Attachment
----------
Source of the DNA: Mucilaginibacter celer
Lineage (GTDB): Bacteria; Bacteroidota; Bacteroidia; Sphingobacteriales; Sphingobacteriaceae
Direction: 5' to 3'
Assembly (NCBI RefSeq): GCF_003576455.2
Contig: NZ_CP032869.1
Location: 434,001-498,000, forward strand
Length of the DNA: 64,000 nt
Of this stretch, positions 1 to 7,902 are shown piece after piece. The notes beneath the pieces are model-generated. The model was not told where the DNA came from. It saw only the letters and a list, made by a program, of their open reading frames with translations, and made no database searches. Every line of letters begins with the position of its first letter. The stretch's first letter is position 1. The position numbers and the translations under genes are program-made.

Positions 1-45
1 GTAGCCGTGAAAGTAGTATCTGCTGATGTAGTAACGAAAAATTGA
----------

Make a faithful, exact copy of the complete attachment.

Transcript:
Source of the DNA: Mucilaginibacter celer
Lineage (GTDB): Bacteria; Bacteroidota; Bacteroidia; Sphingobacteriales; Sphingobacteriaceae
Direction: 5' to 3'
Assembly (NCBI RefSeq): GCF_003576455.2
Contig: NZ_CP032869.1
Location: 434,001-498,000, forward strand
Length of the DNA: 64,000 nt
Of this stretch, positions 1 to 7,902 are shown piece after piece. The notes beneath the pieces are model-generated. The model was not told where the DNA came from. It saw only the letters and a list, made by a program, of their open reading frames with translations, and made no database searches. Every line of letters begins with the position of its first letter. The stretch's first letter is position 1. The position numbers and the translations under genes are program-made.

Positions 1-45
1 GTAGCCGTGAAAGTAGTATCTGCTGATGTAGTAACGAAAAATTGA